Georgetown, 23 October 2023 – Despite having university degrees in biomedical and computer engineering and years of work experience in their home country, Venezuela, Mercedes and Nathaly found themselves having to accept off-the-books jobs in stores, offices and hospitals when they first arrived in Guyana in 2019.
Four years later, and managing their own company, ElectroBio, the two friends are determined to settle and explore their talents while contributing to the development of Guyana’s biomedical and technology sectors.
“We heard about life in Guyana from some friends, and we decided to take the regular route to settle in a country that could offer better opportunities,” recalled Mercedes, who traveled for three days with Nathaly from Caracas to Guyana’s capital, Georgetown, with only USD 20 between them.
“At that time, the price of basic goods and services in Venezuela were drastically high.”
“It was my first time leaving Venezuela,” said Nathaly, next to an open computer hard drive needing repair.
Like many Venezuelans who left their country in recent years, Nathaly and Mercedes set their sights on being their own bosses, deciding to combine their efforts to start a small business providing biomedical services to hospitals and private companies, and fixing electronic devices like smartphones, computers and electric bikes.
“Having our own business gives us a much firmer foundation for developing our professional careers in our new country,” said Mercedes.
But it was not until they took an entrepreneurship course that they realized they could take their small business to the next level.
“The training opened our eyes and made us see that we could do more and grow more. It has really been fundamental for the business,” said Nathaly as she set up client appointments through a dedicated website.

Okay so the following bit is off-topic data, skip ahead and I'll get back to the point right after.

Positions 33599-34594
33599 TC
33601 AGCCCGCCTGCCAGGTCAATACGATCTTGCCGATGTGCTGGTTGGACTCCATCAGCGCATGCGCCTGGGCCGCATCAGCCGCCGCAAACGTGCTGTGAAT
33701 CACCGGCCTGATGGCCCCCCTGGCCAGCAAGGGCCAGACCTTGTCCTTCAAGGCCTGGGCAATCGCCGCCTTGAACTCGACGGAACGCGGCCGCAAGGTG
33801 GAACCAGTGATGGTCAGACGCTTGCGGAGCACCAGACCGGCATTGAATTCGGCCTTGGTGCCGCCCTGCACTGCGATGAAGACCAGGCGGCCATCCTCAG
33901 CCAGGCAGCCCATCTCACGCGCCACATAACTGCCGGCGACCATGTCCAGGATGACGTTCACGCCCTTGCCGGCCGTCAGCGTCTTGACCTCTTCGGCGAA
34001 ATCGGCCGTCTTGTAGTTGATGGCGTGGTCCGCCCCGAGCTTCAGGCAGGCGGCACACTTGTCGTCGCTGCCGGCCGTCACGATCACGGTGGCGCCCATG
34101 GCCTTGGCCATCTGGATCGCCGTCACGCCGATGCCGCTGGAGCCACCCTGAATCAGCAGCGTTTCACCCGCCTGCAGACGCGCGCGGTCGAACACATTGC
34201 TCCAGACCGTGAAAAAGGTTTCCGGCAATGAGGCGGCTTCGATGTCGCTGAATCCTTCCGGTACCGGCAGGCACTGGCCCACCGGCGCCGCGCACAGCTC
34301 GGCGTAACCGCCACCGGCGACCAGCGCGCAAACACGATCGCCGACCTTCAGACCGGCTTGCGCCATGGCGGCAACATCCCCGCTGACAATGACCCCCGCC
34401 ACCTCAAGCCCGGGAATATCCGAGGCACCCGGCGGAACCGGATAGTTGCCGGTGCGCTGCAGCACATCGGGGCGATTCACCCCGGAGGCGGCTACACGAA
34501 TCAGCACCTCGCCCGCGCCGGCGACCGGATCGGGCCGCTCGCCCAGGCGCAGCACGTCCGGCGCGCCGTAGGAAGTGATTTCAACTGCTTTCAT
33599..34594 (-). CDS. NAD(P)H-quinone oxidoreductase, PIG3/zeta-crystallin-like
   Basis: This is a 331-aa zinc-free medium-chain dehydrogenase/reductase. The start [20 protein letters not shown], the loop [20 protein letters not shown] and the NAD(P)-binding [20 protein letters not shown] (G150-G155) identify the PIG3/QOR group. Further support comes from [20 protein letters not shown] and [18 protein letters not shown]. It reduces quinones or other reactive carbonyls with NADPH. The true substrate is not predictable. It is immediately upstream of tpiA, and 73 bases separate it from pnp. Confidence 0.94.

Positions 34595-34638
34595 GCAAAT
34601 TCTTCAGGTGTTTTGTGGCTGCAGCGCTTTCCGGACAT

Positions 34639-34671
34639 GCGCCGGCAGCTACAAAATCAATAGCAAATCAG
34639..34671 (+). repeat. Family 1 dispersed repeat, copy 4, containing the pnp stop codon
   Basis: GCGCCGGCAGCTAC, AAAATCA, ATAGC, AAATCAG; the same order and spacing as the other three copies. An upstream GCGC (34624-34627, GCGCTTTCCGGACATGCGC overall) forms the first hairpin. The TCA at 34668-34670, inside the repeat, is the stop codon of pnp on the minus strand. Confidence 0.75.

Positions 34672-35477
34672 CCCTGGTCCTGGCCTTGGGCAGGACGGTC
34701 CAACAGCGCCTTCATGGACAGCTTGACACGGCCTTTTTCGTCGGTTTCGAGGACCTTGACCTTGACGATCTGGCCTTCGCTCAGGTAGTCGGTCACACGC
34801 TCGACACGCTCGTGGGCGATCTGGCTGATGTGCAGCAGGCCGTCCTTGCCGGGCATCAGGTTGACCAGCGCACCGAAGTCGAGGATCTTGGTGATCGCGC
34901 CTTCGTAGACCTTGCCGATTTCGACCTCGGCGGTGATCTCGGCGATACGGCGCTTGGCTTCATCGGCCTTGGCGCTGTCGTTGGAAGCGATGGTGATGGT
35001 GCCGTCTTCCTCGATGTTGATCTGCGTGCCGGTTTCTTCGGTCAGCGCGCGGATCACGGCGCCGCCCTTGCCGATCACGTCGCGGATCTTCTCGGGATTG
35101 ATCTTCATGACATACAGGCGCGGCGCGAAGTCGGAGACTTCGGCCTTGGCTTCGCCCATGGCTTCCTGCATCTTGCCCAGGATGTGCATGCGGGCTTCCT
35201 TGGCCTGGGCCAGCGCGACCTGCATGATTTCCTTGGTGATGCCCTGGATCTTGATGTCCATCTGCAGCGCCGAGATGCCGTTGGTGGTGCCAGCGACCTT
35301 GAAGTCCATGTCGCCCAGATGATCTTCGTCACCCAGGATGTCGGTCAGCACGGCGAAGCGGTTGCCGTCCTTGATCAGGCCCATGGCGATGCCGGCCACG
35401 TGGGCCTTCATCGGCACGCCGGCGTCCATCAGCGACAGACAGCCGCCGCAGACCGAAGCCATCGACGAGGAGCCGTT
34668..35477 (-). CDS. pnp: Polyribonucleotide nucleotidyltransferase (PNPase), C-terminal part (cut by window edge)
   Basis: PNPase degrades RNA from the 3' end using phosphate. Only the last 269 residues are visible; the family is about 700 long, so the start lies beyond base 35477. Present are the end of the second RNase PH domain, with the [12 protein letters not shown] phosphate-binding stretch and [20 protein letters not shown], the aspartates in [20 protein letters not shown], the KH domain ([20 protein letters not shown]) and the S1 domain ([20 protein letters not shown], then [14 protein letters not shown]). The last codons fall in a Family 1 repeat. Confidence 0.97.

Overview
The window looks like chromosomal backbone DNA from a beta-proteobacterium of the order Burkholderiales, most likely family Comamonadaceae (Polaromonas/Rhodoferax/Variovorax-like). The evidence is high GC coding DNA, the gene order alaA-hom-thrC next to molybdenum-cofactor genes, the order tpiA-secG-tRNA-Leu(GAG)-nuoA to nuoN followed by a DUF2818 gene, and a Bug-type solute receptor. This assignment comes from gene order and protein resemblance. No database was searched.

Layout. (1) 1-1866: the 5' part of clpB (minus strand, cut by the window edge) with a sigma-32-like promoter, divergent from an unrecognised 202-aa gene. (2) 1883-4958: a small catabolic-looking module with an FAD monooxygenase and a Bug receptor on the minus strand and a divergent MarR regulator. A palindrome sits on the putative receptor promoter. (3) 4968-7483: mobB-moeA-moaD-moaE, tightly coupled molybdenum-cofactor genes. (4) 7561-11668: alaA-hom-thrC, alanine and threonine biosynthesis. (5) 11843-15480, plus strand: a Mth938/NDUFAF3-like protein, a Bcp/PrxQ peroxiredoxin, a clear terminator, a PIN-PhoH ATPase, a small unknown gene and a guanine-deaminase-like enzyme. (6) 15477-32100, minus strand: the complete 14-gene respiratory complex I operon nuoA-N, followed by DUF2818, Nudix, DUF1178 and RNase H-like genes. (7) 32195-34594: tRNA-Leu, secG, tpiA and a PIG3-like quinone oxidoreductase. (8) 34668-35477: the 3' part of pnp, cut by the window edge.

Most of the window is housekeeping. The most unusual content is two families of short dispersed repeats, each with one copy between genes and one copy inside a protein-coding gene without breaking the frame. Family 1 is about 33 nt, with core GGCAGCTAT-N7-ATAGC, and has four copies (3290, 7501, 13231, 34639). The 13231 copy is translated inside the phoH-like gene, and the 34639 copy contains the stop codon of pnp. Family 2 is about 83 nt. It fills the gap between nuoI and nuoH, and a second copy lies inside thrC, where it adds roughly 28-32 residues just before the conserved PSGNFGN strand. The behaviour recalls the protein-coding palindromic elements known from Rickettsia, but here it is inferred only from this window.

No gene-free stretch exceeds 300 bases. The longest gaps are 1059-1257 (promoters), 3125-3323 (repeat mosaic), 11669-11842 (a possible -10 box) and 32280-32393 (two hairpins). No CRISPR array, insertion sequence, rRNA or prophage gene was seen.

Since 2020, the International Organization for Migration (IOM) has provided training courses on business skills, finance, marketing and seed funding in collaboration with Voices GY to help Venezuelan migrants and refugees in Guyana gain the skills to be self-sufficient while at the same time, contributing to their host communities. Thus far, the programme has helped around 150 entrepreneurs gain the skills they need not only to survive, but to thrive.
The programme stimulates entrepreneurial culture and is a successful example of migrants integrating into the local economy and society and serves as an example of the empowerment of agents of change.
“Facilitating access to the formal labour market gives migrants and refugees the opportunity to contribute consistently to the economies of host countries, participate in the growth of the labour force, boost the economy and better integrate in the country,” said IOM project assistant Fiona Stoll.
Much of IOM's work with Venezuelans across Latin America and the Caribbean is focused on integration – providing the tools people need to be self-sufficient contributors to their host countries. Entrepreneurship training provides the knowledge to sell products and services safely and legally and gain much-needed financial independence.
“Our clients are surprised when they see that we are women in roles stereotypically filled by men. When I say that I fix their electrical devices, clients are very surprised and ask me if there is a mechanic. But any task a man can do can be done by a woman,” Mercedes said.
Arriving with only a few dollars in their pockets and overwhelming ambition to succeed, Nathaly and Mercedes have been able to gradually build a life in their new home – including learning a new language, English.
“We fell in love with the country since we arrived, and the Guyanese have been very welcoming and helpful,” Nathaly said.
“We want to continue to expand our business here in Guyana and also to become naturalized Guyanese citizens.”
This story was written by Gema Cortes, IOM Media and Communications Unit, Office of the Special Envoy for the Regional Response to the Venezuela Situation.